As explained above, according to the embodiment shown in FIG. 4, power dissipation can be reduced to one-fifth of that in the prior art, when the size of semiconductor chip, variations in voltage gain, variations in d.c. level, and the band-width characteristic are made equal to those in the prior art.

FIG. 5 shows an embodiment of an input coupler according to the present invention. Although the impedance of an analog IC may be of the order of megaohms, the total impedance of the analog IC is, in fact, determined by the impedance of a bias current supply. In the embodiment of FIG. 5, it is intended to reduce the capacitance of an external capacitor by using an ion-implanted resistor as the input impedance. That is, the embodiment shown in FIG. 5 aims at reducing the capacitance of an input coupling capacitor 10, which is connected through an external terminal 19B to an a.c. input signal source 18, and at forming the capacitor 10 on the semiconductor chip. In more detail, an input capacitor of a conventional amplifier for amplifying an audio or video signal is required to have a capacitance of several tens of microfarads, and therefore formed of a large-sized electrolytic capacitor. The above input capacitor cannot be mounted on a thick-film IC, and therefore is placed on the outside thereof. In the embodiment shown in FIG. 5, each of input resistors R11 and R12 connected to a bias voltage supply circuit 17 is formed of an ion-implanted resistor to have a resistance five times as high as that of a conventional input resistor. Thus, the capacitance of the input coupling capacitor can be reduced to one-fifth of that of the conventional capacitor. Incidentally, the bias voltage supply circuit 17 may be included in the analog IC or may be formed of an external power source. When the input impedance of a circuit is enhanced, the frequency characteristic of the circuit is deteriorated due to the Miller effect, and the circuit characteristic is readily affected by variations in d.c. current gain hFE. In the embodiment shown in FIG. 5, however, the above-mentioned difficulties are solved by driving a differential amplifier made up of transistors Q15 and Q16 by emitter-follower transistors Q11 and Q12. The outputs of the differential amplifier are taken out from output terminals 11A and 11B connected respectively to the collector of the transistor Q15 and the collector of the transistor Q16.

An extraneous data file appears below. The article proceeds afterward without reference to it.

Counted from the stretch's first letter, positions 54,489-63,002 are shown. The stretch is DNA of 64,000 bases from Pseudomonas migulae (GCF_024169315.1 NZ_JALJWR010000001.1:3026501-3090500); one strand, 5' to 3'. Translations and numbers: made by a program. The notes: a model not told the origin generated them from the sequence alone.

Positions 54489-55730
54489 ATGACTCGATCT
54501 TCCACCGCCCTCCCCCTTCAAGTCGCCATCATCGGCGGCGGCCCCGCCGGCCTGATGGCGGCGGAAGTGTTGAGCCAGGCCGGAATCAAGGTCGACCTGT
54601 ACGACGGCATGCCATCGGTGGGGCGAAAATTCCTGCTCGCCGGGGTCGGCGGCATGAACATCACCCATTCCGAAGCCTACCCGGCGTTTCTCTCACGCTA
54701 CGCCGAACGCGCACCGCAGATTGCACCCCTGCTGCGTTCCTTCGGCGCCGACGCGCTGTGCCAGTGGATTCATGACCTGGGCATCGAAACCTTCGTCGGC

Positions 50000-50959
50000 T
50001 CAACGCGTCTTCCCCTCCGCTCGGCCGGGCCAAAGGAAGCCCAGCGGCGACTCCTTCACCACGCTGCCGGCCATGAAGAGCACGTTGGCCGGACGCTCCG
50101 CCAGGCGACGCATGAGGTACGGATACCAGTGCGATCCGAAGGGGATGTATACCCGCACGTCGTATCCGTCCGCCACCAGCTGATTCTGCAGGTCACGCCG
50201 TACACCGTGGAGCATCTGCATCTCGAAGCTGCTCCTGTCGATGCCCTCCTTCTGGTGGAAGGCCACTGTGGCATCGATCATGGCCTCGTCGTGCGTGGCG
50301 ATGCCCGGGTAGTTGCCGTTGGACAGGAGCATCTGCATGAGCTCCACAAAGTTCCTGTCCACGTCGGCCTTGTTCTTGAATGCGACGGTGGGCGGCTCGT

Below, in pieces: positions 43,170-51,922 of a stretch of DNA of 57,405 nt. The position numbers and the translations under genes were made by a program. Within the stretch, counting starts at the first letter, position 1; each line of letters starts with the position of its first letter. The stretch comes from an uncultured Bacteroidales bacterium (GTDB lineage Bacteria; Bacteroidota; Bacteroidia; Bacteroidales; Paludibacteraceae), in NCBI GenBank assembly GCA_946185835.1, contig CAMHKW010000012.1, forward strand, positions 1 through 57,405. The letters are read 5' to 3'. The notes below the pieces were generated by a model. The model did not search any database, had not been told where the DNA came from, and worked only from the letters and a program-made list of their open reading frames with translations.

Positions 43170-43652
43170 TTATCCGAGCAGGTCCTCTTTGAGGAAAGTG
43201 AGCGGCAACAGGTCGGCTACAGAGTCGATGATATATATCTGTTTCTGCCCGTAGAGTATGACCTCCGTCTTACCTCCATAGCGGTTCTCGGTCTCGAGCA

Referring to FIG. 5, it is desirable to form each of resistors R15, R20, R16 and R17 of a base-diffused resistor, since these resistors have a low resistance. When each of the emitter resistors R16 and R17 is formed of a base-diffused resistor, each of load resistors R18 and R19 is required to be formed of a base-diffused resistor in order to suppress variations in voltage gain. When each of the load resistors R18 and R19 is formed of a base-diffused resistor, a resistor 21 must be formed of a base-diffused resistor to maintain constant the d.c. operating voltage of each of the transistors Q15 and Q16. Further, it is desirable to form each of emitter resistors R13 and R14 (of the emitter-follower transistors Q11 and Q12) of an ion-implanted resistor for the purpose of making small the size of semiconductor chip and reducing power dissipation.

FIG. 6 shows another embodiment of an input coupler according to the present invention, which delivers only an output signal 180 out of phase with an input signal and aims at the same effect as the embodiment shown in FIG. 5.